I want to breathe on you
Where are you and who are you? When I can't feel the warmth of your body?
The exhibition "Modern Love" hosted by EMST prompts us to question the extent to which digital mediation has influenced human interaction and, by extension, our perception of love and romance.
Are we not together if I can't touch you? Are we not complete if I don't define you with my embrace? Considering the fact that we ourselves don't have a body, but we are a body, these questions become particularly interesting. The body digitally becomes a field that cannot be touched, felt, caressed, smelled, sweat, or formed in its dimensions by the gaze of another, but rather constitutes a virtual experience. When bodily presence is negated as part of the condition of digital communication, we stand somewhat safely anxious in front of our devices. In Maria Mavropoulou's photographic work, 'Lovers,' we encounter the complete absence of bodies, which leaves us perplexed about the significance and meaning of what is at stake between the screens that face each other in an empty bed. Similarly, in Laura Cemin's installation, "Persistence of Memory," the randomly arranged substitutes for warmth and tenderness of human contact prompt us to ponder the dynamics of these temporary acquired comforts.
Our bodies expose us. In glaring moments of exposure, we feel "naked," hiding our hands behind our torsos, one leg behind the other, protecting what we can. Within the framework of this care, which culminates through digital mediation, do we contribute to the strengthening of our emotional bonds? Does our abstention from connecting through devices constitute an act of promoting romantic love or a regression? The digital space mostly constitutes a realm of controlled reactions, allowing time for shaping our response to the other person. Written words and audio messages can be written, erased, corrected, and rewritten. Emojis convey a sense of physical communication virtually. Photography and video capture selected angles. All this control offered through the intangible digital world is not related to the direct interaction of lived experience and prompts us to question how this controlling capacity affects the expression of love and affection.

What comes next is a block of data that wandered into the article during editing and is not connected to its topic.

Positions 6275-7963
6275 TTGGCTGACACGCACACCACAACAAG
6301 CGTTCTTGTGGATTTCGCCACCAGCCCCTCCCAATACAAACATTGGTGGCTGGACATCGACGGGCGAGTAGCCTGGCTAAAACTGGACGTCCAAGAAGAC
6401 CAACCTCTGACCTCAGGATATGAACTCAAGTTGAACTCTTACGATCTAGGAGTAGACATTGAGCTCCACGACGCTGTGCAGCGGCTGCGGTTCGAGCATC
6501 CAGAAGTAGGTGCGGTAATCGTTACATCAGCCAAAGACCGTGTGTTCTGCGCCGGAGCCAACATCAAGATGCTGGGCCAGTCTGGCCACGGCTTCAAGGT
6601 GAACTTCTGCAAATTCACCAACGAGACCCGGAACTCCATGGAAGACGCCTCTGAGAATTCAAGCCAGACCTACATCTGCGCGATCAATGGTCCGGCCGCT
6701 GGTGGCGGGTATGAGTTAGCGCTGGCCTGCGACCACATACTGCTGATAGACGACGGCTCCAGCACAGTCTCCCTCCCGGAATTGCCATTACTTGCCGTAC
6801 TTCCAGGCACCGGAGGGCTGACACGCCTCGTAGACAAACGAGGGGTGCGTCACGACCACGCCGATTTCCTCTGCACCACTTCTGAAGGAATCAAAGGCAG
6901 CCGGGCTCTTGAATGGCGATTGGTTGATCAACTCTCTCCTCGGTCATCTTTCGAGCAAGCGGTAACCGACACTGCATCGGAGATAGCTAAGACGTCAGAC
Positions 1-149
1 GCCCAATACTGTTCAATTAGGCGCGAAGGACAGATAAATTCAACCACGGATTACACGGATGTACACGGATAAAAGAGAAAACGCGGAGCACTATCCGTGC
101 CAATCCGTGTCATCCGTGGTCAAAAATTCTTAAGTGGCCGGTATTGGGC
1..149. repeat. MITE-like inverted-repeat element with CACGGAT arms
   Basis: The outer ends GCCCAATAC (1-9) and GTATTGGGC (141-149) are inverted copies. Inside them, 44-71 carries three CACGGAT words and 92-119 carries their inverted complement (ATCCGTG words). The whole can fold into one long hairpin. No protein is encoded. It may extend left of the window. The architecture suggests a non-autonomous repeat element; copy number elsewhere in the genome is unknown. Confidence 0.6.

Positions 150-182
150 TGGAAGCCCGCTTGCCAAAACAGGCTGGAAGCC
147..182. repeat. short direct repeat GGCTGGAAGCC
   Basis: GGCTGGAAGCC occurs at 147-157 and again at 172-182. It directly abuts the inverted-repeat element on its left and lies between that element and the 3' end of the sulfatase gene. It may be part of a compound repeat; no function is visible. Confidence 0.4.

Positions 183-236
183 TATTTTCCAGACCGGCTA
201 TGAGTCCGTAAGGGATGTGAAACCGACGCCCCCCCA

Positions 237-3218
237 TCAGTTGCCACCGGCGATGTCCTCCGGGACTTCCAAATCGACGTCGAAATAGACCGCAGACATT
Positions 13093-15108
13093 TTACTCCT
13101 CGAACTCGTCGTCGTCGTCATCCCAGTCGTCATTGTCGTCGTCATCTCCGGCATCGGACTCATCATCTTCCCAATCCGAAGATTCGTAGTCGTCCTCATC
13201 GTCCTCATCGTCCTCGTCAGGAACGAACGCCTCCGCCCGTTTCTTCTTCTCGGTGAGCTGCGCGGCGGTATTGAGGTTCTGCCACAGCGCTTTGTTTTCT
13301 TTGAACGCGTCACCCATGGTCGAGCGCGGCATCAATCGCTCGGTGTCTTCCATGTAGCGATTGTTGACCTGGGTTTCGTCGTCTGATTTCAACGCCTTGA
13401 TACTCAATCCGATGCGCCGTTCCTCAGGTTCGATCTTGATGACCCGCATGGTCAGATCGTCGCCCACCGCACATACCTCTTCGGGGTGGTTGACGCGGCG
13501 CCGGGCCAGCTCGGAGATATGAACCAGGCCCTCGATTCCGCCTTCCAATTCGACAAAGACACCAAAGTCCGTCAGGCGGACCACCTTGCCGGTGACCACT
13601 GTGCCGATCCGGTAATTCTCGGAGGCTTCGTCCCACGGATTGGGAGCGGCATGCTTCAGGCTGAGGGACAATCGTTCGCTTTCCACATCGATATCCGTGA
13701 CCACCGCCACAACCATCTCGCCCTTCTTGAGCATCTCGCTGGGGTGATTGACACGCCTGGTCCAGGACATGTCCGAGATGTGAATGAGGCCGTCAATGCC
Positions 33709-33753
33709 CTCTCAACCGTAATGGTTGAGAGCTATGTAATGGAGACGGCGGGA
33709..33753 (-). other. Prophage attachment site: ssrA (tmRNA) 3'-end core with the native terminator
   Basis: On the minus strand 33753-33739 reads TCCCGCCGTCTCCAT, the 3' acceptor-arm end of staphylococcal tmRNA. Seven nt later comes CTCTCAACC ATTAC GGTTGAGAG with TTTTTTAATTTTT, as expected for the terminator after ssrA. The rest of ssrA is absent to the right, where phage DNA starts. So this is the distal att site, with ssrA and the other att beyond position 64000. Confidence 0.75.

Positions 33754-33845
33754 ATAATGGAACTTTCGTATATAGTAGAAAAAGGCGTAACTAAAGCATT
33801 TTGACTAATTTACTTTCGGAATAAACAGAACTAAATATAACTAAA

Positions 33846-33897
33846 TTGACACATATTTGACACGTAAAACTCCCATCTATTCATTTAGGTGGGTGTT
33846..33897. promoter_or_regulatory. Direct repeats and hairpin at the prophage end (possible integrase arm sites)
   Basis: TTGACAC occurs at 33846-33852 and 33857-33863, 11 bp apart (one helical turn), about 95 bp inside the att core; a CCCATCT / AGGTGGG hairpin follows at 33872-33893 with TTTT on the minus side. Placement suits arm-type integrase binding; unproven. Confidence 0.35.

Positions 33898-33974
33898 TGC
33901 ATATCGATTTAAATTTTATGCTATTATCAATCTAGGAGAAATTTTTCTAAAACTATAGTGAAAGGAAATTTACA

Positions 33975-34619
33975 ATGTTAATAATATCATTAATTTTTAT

''The "Modern Love" exhibition argues that we must advocate for love as a powerful emotional force and a strong emotional bond between people, giving meaning to our lives in ways that no other interaction, "object," or experience can provide''.
The disembodied experience of digital mediation raises questions regarding the possible illusions that make love an easy affair that doesn't require the person as a "whole" and diminishes human presence and interaction as secondary. It brings to mind part of Marge Monko's installation, "I don't know you, so I can't love you," where photographically detached body parts of people who are in contact or want to establish contact are placed.
Through an intensely idiosyncratic exhibition, the artists allow us to raise issues and question possible ways out of the challenges created by the digital world today, "... as if nothing less than their own happiness is at stake" (Agaben).
Modern Love exhibition catalogue by Grekou
H epimelia toy pneumatos by Sirago Tziara
Creation and anarchy by Georgio Agaben